We would all like to believe the internet is safe – that everyone browsing the world wide web has good intentions and acts in our best interest. Unfortunately there is no denying that criminals are also online – trying to make money (and trouble) with little regard for the welfare of others.
In the previous articles of this series, we looked at how information security has become more important than ever, and how malware attacks can cost your business. Today we examine the main ways you can keep yourself safe and protect your business from malware.
What is Malware?
Before we look into how to protect yourself, let’s quickly recap on what malware is and how it spreads. Malware or malicious software is any kind of software that is designed to harm a computer. While there are many different forms of malware, all of it can be identified by its malicious intent.
Hackers use malware in order to gain access to systems, expose private data and hold businesses to ransom. While some attacks are targeted at specific persons or companies, many types of malware are sent out as spam to as many people as possible – hoping that even one might be successful.
How does malware spread?
There is no definitive list of how malware can spread as new attacks are being thought up every day. However, there are common methods that many types of malware will use and these all involve common internet activities like:
- Downloading software
- Visiting websites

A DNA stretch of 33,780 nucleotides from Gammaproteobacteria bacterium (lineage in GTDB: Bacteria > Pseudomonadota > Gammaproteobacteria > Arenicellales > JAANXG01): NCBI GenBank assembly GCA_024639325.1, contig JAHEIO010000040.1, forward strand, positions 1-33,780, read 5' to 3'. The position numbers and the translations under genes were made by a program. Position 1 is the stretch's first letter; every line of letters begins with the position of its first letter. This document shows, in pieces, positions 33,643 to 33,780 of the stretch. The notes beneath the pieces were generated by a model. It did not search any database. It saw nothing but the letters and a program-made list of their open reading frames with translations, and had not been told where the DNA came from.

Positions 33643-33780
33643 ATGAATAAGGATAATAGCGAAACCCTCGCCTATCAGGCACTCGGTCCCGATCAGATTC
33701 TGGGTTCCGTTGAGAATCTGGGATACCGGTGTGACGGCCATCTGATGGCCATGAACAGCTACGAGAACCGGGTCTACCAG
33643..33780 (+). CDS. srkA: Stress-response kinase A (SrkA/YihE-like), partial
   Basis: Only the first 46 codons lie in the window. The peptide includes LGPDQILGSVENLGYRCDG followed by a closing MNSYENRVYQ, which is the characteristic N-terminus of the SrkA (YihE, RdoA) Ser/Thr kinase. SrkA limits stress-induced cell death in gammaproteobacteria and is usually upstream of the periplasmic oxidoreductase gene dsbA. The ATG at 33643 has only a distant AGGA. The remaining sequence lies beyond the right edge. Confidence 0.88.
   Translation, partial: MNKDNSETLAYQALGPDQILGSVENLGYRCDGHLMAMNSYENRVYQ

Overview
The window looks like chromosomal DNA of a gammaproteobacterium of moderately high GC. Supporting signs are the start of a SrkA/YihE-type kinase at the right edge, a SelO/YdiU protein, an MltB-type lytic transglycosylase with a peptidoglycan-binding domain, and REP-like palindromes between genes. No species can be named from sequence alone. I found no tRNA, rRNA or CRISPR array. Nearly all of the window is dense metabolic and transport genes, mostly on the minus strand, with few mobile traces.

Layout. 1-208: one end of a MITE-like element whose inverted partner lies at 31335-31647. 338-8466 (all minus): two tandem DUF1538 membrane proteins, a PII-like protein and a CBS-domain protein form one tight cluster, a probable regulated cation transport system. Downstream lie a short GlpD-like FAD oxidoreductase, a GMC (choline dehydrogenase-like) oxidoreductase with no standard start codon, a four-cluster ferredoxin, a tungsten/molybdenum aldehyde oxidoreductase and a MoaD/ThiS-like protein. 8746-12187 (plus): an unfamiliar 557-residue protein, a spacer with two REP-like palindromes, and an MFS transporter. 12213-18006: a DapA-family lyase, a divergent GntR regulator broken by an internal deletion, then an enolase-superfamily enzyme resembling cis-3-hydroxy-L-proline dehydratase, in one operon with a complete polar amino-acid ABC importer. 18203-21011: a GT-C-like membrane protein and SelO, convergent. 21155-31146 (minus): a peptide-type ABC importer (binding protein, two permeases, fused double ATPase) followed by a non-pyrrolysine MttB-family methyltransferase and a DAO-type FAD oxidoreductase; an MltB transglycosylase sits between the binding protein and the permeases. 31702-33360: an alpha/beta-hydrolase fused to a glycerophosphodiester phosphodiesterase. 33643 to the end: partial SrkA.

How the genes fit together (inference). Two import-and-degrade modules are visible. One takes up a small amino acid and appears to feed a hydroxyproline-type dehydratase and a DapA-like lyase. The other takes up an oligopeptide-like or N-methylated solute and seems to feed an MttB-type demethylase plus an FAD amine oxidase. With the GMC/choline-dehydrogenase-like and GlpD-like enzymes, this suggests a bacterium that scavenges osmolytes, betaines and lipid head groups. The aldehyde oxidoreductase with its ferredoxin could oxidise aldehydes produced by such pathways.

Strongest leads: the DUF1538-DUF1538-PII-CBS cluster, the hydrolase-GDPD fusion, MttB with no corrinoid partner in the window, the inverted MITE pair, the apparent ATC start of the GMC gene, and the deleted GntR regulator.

- Clicking on pop-up windows
- Opening attachments or clicking links in emails
So how do you use the internet safely when malware can spread via almost everything you are likely to do online? While you can never be 100% safe, there are some practical steps you can take to improve your security and limit your exposure to threats.
Keep your computer and software updated
Cybersecurity is a constant battle, where hackers try to find new exploits and vulnerabilities in software and security professionals try to patch them up.
Known exploits for old software are often shared by hacking groups, making people still using this software more likely to be targeted.
By keeping your computer and software updated, you can stay ahead of the hackers and limit the vulnerabilities in your system.
Use a non-administrator account where possible
Many systems, including your computer’s operating system, allow you to create multiple accounts. An administrator account has access to everything, including installing new software, whereas non-administrator accounts have more limited access.
Sometimes your computer needs additional powers to complete a task like installing software. In these cases, it will prompt you for the details of an administrator account.
Before entering these details, be certain that the computer is performing a task at your request – are you installing software from a known-good source? If so, then it is likely OK to proceed. If you didn’t do anything to trigger this prompt for administrator details, you may wish to deny the request – malware can also ask for permission to install itself!
Using a non-administrator account for your day-to-day computer use can make it more difficult for malware to be installed onto your computer and if you do get attacked, the hackers will also only have limited access to your system.
Think twice before clicking on links or downloading anything
As we saw above, clicking on unknown links and downloading unknown files is a common way for malware to spread. By being cautious about what things you click on, you can reduce your exposure to malware.
However, you have to click on things at some point in order to use the internet – so how do you know what’s safe to click on and what’s not? Many browsers have built-in measures to stop you from visiting known-bad links. They will provide you with warnings, but as this environment changes so rapidly they cannot stop everything. Other signifiers of “less than reliable” sites can be things like poor grammar and overly intrusive advertising (like pop-up windows.)